precision, so this discussion simply applies to one coordinate system
that we have chosen to implement. Thinking about other applications,
such as humanitarian, not all coordinate are necessarily numeric even,
they may be in an arbitrary (e.g. military grid) reference system. We
clearly should not think about reproducing the geometric
transformations that something like Geoserver (actually Geotools)
handles, but rather be able to consume data from something that can,
and transform it into coordinates that the application actually
understands.
</RANT>

Regards,
Jason

On Tue, Aug 24, 2010 at 9:31 AM, Knut Staring <knutst@gmail.com> wrote:

Moving this discussion to the mailing list.

2010/8/23 Lars Helge Øverland <larshelge@gmail.com>:

On Mon, Aug 23, 2010 at 5:11 PM, Knut Staring <knutst@gmail.com> wrote:

Hi Lars, could you please update

dhis-2/dhis-services/dhis-service-importexport/src/main/resources/transform?

I thought the conclusion of Jason's decimal saga was that we were not going
to cut the decimals?

Nope. Let me set out the issues in detail:

1) One concern is that DHIS2 should be able to work as a repository of
OrgUnit info, including shapes, and potentially also offer this data
through web services to clients other than the OpenHealthMapper (OHM).
Therefore, we should not reduce the precision of the orginal GIS data.
For this, we may need to store the original files separately from the
OrgUnit table. However, I am not fully convinced we need this for now
- it could be a blueprint for 2.0.6.

2) The most important concern is the need to supply the OHM client
with GeoJSON files that are not too large. GeoJSON files are 25-70%
larger than shapefiles. We cannot ask people with slow connections to
download 15 MB just to see a map - and many browsers will choke under
the burden of processing such large files.

3) Furthermore, the shape-to-GML conversion algorithm used by ogr2ogr
(which is a very good tool), ALWAYS results in each coordinate having
15 decimals, regardless of the precision of the original file, whereas
the shape-to-GeoJSON converter does not do that. I illustrated that
clearly several times in this discussion. Our method of importing from
shapefiles triples the size of what we store, transmit and process.
Let me illustrate:

I have a shapefile with all the countries in the world. This is 6 MB.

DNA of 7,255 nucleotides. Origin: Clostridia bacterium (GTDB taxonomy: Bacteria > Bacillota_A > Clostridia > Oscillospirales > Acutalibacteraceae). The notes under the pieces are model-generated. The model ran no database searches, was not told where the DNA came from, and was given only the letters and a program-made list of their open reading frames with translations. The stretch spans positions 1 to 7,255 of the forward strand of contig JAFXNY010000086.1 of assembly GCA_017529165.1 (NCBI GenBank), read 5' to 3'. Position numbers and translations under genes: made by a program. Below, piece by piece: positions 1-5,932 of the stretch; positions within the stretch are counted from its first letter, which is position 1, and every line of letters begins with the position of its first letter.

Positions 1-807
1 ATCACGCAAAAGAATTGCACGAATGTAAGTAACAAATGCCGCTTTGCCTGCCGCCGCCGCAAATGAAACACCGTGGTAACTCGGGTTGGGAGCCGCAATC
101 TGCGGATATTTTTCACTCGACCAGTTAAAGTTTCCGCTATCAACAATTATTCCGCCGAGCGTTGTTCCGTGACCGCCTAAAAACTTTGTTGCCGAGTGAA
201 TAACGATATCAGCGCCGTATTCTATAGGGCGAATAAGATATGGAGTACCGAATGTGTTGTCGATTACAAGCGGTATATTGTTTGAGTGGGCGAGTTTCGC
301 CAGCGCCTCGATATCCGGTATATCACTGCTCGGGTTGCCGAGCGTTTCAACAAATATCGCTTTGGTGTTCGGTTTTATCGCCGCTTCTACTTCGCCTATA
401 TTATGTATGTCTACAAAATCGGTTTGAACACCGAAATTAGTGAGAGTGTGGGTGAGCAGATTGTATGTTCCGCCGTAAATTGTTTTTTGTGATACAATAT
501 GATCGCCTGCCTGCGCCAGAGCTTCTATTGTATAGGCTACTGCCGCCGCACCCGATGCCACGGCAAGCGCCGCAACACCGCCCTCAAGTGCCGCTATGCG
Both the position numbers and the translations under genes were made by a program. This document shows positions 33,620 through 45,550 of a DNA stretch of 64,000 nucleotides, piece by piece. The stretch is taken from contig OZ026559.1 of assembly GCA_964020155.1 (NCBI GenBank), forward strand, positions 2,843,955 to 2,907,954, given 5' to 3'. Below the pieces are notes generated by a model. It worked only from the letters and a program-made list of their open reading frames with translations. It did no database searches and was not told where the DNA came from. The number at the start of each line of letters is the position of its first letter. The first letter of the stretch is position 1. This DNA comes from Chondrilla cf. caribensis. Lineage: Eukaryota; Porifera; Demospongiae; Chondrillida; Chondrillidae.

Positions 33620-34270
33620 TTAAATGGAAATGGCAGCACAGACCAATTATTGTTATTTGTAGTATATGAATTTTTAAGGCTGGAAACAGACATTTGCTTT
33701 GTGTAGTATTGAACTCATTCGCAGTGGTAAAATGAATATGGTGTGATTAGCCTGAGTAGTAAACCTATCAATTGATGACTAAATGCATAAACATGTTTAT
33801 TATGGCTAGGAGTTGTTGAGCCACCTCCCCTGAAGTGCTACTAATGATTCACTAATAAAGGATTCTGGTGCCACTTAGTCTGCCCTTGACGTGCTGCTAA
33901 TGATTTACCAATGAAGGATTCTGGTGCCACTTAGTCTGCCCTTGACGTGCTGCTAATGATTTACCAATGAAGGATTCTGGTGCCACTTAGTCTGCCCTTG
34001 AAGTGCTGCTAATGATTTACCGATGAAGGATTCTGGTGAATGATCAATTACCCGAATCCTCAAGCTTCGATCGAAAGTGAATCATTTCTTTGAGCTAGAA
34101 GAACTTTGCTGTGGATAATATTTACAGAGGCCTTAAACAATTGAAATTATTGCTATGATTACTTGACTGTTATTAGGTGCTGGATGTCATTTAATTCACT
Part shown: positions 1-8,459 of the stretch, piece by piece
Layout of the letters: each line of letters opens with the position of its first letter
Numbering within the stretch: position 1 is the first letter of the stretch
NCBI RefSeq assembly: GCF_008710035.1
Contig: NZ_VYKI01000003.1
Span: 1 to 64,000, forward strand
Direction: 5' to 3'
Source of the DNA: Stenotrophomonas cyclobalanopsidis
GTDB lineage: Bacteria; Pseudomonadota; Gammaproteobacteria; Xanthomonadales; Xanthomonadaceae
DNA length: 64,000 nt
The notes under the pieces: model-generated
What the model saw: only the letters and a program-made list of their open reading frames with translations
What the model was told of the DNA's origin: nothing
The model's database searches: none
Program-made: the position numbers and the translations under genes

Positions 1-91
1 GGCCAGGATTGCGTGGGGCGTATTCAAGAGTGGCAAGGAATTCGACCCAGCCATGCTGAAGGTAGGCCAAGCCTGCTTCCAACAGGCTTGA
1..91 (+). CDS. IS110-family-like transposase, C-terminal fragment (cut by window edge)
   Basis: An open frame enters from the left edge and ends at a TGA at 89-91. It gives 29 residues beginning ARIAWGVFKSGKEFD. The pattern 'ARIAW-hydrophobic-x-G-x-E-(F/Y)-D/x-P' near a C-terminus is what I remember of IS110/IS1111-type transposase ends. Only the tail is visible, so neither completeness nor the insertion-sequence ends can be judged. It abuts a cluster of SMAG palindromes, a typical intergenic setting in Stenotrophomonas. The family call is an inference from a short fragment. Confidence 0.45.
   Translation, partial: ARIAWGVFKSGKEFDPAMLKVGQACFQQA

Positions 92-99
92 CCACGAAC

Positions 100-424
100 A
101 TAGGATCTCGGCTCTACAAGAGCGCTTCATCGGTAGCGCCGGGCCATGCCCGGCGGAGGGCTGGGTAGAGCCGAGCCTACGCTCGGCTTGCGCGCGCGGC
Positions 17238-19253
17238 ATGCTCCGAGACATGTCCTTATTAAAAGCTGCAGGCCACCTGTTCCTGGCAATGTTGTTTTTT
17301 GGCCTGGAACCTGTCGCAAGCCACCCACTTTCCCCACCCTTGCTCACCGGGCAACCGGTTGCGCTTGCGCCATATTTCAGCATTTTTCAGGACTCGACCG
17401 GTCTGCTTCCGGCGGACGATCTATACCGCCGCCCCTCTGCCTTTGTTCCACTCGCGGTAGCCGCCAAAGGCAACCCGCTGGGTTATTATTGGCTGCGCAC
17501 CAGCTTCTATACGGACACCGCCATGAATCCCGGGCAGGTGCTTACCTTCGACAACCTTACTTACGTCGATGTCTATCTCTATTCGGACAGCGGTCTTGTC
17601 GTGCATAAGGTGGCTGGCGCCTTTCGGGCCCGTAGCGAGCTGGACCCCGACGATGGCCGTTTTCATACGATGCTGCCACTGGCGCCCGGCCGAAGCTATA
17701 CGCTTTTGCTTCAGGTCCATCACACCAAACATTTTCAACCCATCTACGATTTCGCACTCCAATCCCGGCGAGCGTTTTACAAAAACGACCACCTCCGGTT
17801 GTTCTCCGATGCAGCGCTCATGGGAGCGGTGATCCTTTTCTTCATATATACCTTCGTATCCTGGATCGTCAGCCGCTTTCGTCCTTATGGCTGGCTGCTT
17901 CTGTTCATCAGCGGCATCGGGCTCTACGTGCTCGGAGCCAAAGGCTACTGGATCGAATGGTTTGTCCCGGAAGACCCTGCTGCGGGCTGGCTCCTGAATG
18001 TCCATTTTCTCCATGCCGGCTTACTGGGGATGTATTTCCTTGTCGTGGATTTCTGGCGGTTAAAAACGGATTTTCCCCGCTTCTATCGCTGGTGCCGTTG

Converting to GeoJSON makes it 9.95 MB. Converting to GML makes it
14.7 MB.

Here are the values for the first coordinate using ogr2ogr in three
different ways:
Shape-to-GeoJSON -69.882233
GeoJSON-to GML -69.882232999999999
Shape-to-GML -69.882232666015625

Rounding to 4 decimals would preserve precision down to 10 m, which
is sufficient for our purposes (we are not using the files as input
for building construction), but 5 or 6 should also work.

Knut

Knut

On Tue, Aug 17, 2010 at 11:59 AM, Knut Staring <knutst@gmail.com> wrote:
> Hi guys,
>
> In line with our earlier discussions, I have updated the gml2dxf
> transformation to round to 4 decimals (corresponding to an accuracy of
> 10 meters), which will reduce the geojson for polygons significantly.
> We may want to keep one more decimal in the case of points, should not
> be too hard.
>
> However, I am very rusty in terms of committing now with branches and
> merging and stuff - could one of you pls help out?
>
> The file is in
> dhis-2\dhis-services\dhis-service-importexport\target\transform
>
> Thanks,
> Knut
>

--
Cheers,
Knut Staring

--
Cheers,
Knut Staring

_______________________________________________
Mailing list: https://launchpad.net/~dhis2-devs
Post to : dhis2-devs@lists.launchpad.net
Unsubscribe : https://launchpad.net/~dhis2-devs
More help : https://help.launchpad.net/ListHelp

--
Jason P. Pickering
email: jason.p.pickering@gmail.com
tel:+17069260025

--
Cheers,
Knut Staring

One more issue regarding the GML import:

In order to really be able to import a full hierarchy, it would be
great if there was also a way to specify the parent for each orgunit.
I.e. in addition to ogr:Name being obligatory, I think we should allow
for (but not require) ogr:Parent. Comments on the feasibility of this?

Knut

···

On Tue, Aug 24, 2010 at 10:05 AM, Knut Staring <knutst@gmail.com> wrote:

Thanks, Jason,

I fully agree that we should aspire to allow DHIS2 to work as a
national repository for metadata. On the GIS side, I see this most
realistically done through the integration of PostGIS and Geoserver
(and GeoNetwork?). An added benefit of such integration would be the
ability to complement the GeoJSON with WMS images, which in many cases
would mean smaller downloads. So we do need a number of new blueprints
- and also for versioning of metadata, as Bob has raised repeatedly.

One very crucial issue that is linked to this is the use of
identifiers. I am currently about to embark on linking the OHM to
external applications - hopefully using SDMX and some way to
automatically trigger its generation and import. However, I would
prefer to use ISO country codes rather than country names. Suggestions
welcome.

Knut

On Tue, Aug 24, 2010 at 9:45 AM, Jason Pickering > <jason.p.pickering@gmail.com> wrote:

I am fine with this for presentation purposes, whatever works, speeds